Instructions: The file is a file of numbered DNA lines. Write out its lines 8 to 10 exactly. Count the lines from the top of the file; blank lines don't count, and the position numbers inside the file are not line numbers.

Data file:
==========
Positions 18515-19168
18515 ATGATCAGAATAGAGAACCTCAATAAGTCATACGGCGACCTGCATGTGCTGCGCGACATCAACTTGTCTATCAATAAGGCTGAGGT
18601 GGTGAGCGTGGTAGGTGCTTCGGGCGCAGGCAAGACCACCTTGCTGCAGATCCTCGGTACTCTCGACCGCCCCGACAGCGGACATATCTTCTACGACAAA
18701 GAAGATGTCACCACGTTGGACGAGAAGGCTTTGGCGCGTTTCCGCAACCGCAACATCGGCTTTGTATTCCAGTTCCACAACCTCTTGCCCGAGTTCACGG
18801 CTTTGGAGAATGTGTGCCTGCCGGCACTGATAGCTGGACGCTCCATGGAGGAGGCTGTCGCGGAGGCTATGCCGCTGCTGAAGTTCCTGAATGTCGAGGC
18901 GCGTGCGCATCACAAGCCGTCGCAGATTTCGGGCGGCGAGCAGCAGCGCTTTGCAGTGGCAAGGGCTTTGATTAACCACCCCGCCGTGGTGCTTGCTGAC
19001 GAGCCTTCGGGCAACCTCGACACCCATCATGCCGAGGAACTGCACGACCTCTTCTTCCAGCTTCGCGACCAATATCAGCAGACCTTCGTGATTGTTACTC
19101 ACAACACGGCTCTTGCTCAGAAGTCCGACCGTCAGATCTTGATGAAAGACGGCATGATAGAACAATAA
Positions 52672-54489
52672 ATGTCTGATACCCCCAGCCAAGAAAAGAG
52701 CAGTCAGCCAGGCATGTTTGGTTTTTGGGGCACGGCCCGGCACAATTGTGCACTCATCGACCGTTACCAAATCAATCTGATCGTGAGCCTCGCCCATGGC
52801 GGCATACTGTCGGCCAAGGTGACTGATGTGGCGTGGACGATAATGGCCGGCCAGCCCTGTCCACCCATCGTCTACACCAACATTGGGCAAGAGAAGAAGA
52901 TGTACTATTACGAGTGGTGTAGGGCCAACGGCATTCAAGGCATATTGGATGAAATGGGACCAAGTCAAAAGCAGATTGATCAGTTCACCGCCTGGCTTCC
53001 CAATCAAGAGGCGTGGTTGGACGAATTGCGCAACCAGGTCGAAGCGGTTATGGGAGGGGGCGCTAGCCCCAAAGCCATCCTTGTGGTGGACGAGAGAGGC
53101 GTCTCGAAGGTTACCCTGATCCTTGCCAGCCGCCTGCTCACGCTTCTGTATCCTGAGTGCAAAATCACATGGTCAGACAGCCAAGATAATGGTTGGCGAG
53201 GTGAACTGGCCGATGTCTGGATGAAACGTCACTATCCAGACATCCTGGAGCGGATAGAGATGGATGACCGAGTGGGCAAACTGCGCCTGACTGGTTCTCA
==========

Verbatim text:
19101 ACAACACGGCTCTTGCTCAGAAGTCCGACCGTCAGATCTTGATGAAAGACGGCATGATAGAACAATAA
Positions 52672-54489
52672 ATGTCTGATACCCCCAGCCAAGAAAAGAG